A young fundraiser has recently completed an epic ten-hour sail to raise money for the children’s ward at Milton Keynes Hospital.
Ewen Shackel, aged 13, from Wavendon Gate, took on the Emberton sailing race in July after being treated on the ward last year for ADEM (Acute Disseminated Encephalomyelitis) – a rare inflammatory condition of the brain and spinal cord.
Although still suffering with headaches, backache, memory loss and tiredness, Ewen finished in fifth place and together with his team mates from the Milton Keynes Sailing Club Youth Team, won an award for Best Mixed Ability Team.
The Care Quality Commission has today (Thursday, 24 July) announced that a team of inspectors will visit Milton Keynes Hospital to formally inspect and assess the quality of the care the trust provides.
The inspection will take place over three days in October (21, 22 and 23) and will look at eight key service areas: A&E, medical care (including frail elderly), surgery (including theatres), critical care, maternity, paediatrics, end of life care and outpatients.
The inspection team will be judging if services are safe, effective, responsive, caring and well-led, using a variety of methods including observation, interviews, listening events (with staff and patients/ local people) and reviewing policies and other documentation.
Woodland creatures, hot air balloons and underwater scenes adorn the walls and ceiling of a new recovery bay dedicated to children at Milton Keynes Hospital.
The light and airy bay, which accommodates up to three patients at a time, is used for children undergoing planned operations and is separate from the adult recovery area.
Recovery nurses wear brightly coloured, themed tabards and the call bells have a different tone to those used by the adults.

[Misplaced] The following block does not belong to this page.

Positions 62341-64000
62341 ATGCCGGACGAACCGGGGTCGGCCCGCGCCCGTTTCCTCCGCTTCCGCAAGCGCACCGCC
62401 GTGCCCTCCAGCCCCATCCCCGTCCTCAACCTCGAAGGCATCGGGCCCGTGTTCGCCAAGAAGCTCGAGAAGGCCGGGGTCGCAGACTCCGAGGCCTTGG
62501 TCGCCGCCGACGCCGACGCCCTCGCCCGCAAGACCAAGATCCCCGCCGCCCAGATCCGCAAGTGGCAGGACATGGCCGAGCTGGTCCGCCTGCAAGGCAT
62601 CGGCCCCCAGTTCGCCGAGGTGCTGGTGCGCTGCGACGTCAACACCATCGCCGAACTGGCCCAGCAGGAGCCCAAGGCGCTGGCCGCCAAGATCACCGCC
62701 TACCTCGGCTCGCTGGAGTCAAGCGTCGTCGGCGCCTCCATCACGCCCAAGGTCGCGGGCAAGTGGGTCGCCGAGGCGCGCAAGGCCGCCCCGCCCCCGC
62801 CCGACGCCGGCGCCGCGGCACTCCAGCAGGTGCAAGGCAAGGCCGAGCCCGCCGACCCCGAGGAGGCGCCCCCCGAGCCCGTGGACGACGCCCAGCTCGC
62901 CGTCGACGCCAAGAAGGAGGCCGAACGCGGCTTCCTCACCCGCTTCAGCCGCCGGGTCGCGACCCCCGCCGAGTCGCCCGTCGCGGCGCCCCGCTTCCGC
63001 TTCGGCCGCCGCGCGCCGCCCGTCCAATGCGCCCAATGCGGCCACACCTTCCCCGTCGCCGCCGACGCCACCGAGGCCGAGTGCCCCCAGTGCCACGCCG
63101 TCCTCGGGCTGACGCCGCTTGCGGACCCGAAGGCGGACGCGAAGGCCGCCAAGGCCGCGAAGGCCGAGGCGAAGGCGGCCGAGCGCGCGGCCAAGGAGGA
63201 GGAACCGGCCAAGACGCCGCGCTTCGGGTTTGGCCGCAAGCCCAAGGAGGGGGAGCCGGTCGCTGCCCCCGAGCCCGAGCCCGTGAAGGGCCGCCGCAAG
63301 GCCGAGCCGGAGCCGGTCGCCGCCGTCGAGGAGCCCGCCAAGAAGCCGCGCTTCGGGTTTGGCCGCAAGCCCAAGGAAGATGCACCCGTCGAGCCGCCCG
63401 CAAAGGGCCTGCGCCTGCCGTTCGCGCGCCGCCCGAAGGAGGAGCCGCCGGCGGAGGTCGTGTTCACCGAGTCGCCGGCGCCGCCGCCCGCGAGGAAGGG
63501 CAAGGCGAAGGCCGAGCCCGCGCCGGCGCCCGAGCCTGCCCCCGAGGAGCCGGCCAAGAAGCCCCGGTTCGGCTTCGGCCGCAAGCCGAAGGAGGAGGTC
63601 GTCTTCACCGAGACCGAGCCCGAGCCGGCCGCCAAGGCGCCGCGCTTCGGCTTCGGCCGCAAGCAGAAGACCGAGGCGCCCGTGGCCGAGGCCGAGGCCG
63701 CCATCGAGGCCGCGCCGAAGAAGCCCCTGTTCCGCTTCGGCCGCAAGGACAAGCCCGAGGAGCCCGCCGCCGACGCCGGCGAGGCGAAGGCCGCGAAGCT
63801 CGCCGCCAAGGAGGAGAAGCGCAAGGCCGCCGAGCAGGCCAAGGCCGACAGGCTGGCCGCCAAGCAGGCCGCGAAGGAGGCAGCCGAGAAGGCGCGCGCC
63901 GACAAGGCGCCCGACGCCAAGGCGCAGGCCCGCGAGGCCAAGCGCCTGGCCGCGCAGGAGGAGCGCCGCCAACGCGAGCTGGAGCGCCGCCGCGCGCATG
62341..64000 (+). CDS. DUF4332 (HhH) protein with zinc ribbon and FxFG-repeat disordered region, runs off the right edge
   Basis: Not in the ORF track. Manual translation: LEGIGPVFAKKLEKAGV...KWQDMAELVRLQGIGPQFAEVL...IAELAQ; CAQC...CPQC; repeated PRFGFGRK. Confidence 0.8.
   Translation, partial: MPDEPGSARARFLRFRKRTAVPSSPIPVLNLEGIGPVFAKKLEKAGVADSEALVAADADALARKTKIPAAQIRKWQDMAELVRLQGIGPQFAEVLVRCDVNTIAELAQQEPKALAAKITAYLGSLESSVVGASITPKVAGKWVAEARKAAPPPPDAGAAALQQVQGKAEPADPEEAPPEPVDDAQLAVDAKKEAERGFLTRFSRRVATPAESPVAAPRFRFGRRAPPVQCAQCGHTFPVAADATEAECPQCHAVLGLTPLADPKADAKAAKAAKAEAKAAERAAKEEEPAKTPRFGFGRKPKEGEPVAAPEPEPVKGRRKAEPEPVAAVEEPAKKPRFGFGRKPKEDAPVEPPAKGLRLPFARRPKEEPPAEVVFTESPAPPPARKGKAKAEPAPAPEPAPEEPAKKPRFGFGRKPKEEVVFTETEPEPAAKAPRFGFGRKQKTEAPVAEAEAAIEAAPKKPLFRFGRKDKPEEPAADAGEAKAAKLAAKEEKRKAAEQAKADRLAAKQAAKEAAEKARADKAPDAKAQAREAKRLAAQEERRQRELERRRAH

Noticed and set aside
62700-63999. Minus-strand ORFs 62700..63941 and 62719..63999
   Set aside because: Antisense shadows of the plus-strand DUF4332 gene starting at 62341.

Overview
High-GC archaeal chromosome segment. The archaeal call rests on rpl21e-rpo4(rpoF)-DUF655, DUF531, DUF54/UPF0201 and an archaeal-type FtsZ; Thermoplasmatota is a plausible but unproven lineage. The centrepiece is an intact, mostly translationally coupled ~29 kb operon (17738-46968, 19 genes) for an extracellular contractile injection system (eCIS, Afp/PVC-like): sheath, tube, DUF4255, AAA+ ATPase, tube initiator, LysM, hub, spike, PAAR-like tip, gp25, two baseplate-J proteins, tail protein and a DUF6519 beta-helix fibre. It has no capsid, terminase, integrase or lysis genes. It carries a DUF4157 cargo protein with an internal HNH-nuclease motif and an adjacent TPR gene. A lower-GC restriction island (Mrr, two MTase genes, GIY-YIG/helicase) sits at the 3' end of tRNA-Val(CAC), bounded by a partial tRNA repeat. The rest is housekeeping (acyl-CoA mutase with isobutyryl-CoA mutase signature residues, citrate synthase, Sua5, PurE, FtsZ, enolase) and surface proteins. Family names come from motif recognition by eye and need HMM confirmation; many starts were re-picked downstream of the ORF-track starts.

Colourful disposable curtains can also be drawn around each bed, offering privacy to the children and their parents.
A local primary school has raised £3,000 for the neonatal unit at Milton Keynes Hospital – doubling their fundraising total for the unit last year.
For the second year running, year six students at Giles Brook Primary School in Tattenhoe took part in the £1 Challenge for Little Lives, fundraising for the hospital’s neonatal unit.
Each child in year six was given £1 by the school and asked to come up with a business idea that would generate income– with all proceeds going to the charity. Following eight weeks of fundraising that included car washing, dog walking and cake sales, the school announced the total this week.
By popular demand, extra-grippy slipper socks have popped up in the hospital shop.
Since late 2013 the slipper socks have been given topatients staying at the hospital who are at risk of falling, but otherwise able to move around freely.
They have grips on the top and bottom to ensure traction whichever way they are worn – especially helpful if a patient wears them in bed and the sock slides around the foot.
Patients, relatives and carers became enamoured with the footwear because of the extra grip, but have been unable to purchase them until now. Thanks to the hard work of hospital volunteers, the slippers are available to buy.
The Trust has reviewed the recommendations of the Francis report and has provided an overview of the number that are relevant to Milton Keynes Hospital, with reference to the key themes outlined in the report.
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Our charity raises money to fund projects at Milton Keynes Hospital that are outside the scope of the NHS. Last year we raised more than £380,000.
This couldn't be achieved without the fantastic support of people in Milton Keynes and the surrounding areas. Fundraising makes a huge difference to the many wards and departments needing equipment and other items - and has helped change the lives of thousands of patients and their families. So thank you to everyone who has helped us make a difference in Milton Keynes.
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The Patient Experience Team (PET) at Milton Keynes Hospital are dedicated to listening to the views of our patients, relatives or carers. If you have any comments about the hospital’s services, please let us know.
PET replaced our previous patient service, the Patient Advice and Liason Service (PALS), to help patients share their feedback with clinical staff in the hospital.
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